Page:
“I wish that some of my neighbors could have had that kind of help back when they were at a tipping point,” he said.
“One in seven kids in America still doesn’t graduate from high school. And those kids are cooked. They’re just cooked,” Kristof says in frustration.
“It is it is really easy for successful people to ignore those who’ve been left behind,” he says, noting that our communities are segregated not only by race but by class and education as well. “We can tune out those who have been left behind.”
“I want to make it harder for that to happen and remind people that there is just a lot of desperate need out there,” he adds.
“We I tend to think of education as one of the best predictors of long-term outcomes for countries. The U.S., we pioneered mass education in this country. We pioneered high school—mass high schools. We pioneered mass tertiary education. And as recently as the 1960s, we were number one in high school attendance,” he says, preparing to make a point. “Now we rank number 61. And that doesn’t just hold that hold back those high school dropouts. It holds back our country.”
On Drug Abuse:
Kristof says that drug treatment is only a part of the solution to the crisis in our country. It also isn’t enough to stop drug companies from encouraging physicians to prescribe more opioids. “But it also has to be about giving people who are at the margins more of a sense that they have a future, that they don’t need to numb that pain.”
For Tightrope, Kristof says, they looked at autoworkers who had been laid off in both Detroit and directly across the Detroit River in Windsor, Ontario, Canada. Globalization and technology are likely to continue eroding manufacturing jobs in both countries.
“But those on the Canadian side were much more likely to get retraining so that they could move into new jobs. And so, an autoworker could become an ultrasound operator. And the upshot was that if you were a Canadian auto worker, you know, you were less likely to turn to drugs. Your kids were less likely to turn to drugs. And today, you know, your grandchild is less likely to be born dependent on opioids.”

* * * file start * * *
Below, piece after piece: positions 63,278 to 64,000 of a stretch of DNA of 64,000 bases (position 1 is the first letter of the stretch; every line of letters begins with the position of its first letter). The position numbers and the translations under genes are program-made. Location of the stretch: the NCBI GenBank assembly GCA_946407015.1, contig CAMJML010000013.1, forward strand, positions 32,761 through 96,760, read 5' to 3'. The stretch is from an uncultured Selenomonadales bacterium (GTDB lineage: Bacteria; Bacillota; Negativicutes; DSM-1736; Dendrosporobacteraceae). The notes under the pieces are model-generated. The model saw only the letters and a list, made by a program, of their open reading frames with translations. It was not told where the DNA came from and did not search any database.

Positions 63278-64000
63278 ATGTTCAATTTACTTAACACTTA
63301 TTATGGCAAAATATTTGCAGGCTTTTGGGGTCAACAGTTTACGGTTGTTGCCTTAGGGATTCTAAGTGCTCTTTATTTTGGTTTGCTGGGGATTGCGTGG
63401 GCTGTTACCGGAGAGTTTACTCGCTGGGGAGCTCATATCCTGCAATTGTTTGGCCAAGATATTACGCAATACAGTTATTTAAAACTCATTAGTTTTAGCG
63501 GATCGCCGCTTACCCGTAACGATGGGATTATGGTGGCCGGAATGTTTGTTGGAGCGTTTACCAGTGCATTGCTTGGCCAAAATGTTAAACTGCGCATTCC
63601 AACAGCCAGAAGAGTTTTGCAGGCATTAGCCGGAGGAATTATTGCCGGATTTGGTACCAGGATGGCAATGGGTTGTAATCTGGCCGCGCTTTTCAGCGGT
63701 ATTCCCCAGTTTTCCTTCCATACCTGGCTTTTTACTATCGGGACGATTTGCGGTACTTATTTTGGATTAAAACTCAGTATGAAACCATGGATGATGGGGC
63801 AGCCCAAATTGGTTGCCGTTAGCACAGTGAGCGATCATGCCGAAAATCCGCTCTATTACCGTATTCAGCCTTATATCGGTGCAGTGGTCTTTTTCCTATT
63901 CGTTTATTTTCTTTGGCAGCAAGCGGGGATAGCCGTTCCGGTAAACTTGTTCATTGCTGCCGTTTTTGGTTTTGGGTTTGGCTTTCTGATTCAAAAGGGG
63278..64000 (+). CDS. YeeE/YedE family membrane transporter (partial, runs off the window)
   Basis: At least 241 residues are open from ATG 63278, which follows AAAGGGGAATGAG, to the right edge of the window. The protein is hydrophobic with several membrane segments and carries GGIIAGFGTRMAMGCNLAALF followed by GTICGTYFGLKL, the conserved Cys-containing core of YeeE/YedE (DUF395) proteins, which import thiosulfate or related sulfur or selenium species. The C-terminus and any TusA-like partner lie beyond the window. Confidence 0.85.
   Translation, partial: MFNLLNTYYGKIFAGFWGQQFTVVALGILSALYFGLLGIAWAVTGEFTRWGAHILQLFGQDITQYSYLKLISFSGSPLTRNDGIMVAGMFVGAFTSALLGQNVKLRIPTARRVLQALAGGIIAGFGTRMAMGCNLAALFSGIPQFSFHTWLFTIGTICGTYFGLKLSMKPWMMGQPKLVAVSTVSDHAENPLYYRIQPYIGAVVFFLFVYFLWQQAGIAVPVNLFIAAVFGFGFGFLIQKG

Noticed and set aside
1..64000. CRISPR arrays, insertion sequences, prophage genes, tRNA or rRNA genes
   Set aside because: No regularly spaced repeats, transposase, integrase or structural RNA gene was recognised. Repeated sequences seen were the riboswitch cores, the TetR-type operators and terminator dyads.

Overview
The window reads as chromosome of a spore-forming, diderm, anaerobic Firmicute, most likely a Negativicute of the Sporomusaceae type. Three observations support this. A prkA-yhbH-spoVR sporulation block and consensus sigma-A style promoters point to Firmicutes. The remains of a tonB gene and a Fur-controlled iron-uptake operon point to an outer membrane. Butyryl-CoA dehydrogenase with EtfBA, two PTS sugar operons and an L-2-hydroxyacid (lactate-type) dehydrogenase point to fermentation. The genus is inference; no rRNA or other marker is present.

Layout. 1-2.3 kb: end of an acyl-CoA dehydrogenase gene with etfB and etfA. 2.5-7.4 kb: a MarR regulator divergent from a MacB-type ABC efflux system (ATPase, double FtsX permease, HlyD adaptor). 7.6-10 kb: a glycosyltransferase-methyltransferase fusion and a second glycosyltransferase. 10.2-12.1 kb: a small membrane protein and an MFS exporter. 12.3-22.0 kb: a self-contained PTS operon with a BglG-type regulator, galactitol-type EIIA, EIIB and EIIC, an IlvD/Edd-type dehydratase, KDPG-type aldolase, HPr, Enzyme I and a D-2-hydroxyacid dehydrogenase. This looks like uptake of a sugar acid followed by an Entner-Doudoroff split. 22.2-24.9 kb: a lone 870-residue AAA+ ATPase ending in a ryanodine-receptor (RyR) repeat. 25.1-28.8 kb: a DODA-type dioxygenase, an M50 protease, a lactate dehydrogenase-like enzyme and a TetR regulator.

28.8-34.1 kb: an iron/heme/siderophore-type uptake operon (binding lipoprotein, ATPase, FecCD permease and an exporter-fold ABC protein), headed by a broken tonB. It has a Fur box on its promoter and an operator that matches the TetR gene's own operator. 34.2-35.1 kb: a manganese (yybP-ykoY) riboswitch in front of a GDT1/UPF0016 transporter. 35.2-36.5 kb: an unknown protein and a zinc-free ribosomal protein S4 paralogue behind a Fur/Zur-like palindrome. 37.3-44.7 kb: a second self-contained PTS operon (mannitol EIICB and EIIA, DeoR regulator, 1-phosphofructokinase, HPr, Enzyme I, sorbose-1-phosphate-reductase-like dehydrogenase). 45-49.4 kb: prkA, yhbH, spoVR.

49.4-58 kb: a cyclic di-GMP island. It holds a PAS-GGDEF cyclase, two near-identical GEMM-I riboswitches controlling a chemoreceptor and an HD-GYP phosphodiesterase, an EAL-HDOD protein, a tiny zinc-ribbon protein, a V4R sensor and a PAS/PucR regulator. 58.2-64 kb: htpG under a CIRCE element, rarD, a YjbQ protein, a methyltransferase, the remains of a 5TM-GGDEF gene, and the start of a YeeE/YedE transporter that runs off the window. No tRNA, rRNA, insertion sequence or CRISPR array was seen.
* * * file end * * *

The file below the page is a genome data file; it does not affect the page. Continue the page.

In our interview, we talked about a variety of issues I haven’t tallied here, from Kristof’s criticisms of liberals to the lessons he’s learned about the ineffectiveness of the death penalty. Be sure to watch the full interview to the end where he shares his superpower.
By way of confession, I have long seen Kristof as a role model. After 1,200 episodes of my show, I invited him to be my last guest. I am grateful he had a book to promote, which likely gave him the nudge he needed to accept the invitation.
Kristof reflects on his life since leaving Yamhill, noting the aphorism, “talent is universal, but opportunity is not,” suggesting he had no more potential than the kids he rode the bus with to school. “I went to this small rural school and I just I just hit the jackpot.”
“I had parents who read to me who I was surrounded by books. I applied to Harvard. And there was somebody on the admissions committee who was from rural Oregon and loved the idea of a farm boy and our in our class. And so I was admitted. I, you know, four years later, I was lucky enough to win a Rhodes scholarship, which opened all kinds of doors, gave me more of an education, led me to The New York Times. There were editors at The Times who took chances on me. And so I ended up having this string of doors opened up magically for me as I approached,” he says seemingly a bit befuddled by his luck.
“I mean, absolutely, I think I worked incredibly hard. And I think I had, you know, some genuine talent to bring to the table. But there are so many others, you know, in my high school who had talent. And I know that if I had been in somewhat different circumstance, like some of these families, then instead of being in this interview, I would be struggling with my meth addiction or whatever else.”
This recognition of his good fortune, he says, motivates his work.
“Talent is universal, but opportunity is not.”
For social entrepreneurs and others working to change the world, Tightrope is required reading.